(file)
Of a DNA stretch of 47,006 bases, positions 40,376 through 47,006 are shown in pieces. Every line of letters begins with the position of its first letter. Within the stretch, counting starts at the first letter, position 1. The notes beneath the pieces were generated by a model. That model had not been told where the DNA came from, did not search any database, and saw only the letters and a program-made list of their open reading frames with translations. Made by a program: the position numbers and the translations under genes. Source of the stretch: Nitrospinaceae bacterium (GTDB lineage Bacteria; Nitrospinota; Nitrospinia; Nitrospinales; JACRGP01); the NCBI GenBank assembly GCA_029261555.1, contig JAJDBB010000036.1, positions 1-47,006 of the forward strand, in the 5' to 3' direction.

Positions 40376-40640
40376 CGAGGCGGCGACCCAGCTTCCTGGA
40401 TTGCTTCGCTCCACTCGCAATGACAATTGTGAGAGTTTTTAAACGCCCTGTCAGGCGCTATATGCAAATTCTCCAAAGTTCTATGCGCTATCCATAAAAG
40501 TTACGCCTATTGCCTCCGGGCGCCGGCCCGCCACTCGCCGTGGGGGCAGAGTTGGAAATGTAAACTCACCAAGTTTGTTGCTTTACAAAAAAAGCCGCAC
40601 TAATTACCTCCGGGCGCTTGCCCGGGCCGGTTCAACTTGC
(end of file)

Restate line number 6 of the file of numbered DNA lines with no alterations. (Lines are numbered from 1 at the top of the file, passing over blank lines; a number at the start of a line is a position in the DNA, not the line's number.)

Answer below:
40601 TAATTACCTCCGGGCGCTTGCCCGGGCCGGTTCAACTTGC